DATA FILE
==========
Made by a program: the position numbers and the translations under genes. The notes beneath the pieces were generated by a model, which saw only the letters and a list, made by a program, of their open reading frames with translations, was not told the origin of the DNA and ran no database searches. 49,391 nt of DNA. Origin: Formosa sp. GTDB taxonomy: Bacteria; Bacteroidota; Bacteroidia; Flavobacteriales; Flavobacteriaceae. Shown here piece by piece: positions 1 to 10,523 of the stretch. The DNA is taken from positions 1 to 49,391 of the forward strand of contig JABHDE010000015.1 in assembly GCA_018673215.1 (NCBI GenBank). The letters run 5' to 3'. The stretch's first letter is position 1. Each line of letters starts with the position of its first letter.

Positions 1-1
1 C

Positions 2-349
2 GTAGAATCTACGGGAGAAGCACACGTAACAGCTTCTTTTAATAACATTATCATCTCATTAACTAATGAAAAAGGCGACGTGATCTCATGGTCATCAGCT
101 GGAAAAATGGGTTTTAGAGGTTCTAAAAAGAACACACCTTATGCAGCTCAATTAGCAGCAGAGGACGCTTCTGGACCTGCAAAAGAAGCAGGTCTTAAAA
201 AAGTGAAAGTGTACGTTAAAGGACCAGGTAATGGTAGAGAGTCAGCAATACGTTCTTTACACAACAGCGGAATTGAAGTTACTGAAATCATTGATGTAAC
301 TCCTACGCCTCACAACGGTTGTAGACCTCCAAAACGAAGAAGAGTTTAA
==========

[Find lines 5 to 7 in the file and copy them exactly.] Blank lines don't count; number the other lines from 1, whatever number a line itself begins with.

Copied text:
2 GTAGAATCTACGGGAGAAGCACACGTAACAGCTTCTTTTAATAACATTATCATCTCATTAACTAATGAAAAAGGCGACGTGATCTCATGGTCATCAGCT
101 GGAAAAATGGGTTTTAGAGGTTCTAAAAAGAACACACCTTATGCAGCTCAATTAGCAGCAGAGGACGCTTCTGGACCTGCAAAAGAAGCAGGTCTTAAAA
201 AAGTGAAAGTGTACGTTAAAGGACCAGGTAATGGTAGAGAGTCAGCAATACGTTCTTTACACAACAGCGGAATTGAAGTTACTGAAATCATTGATGTAAC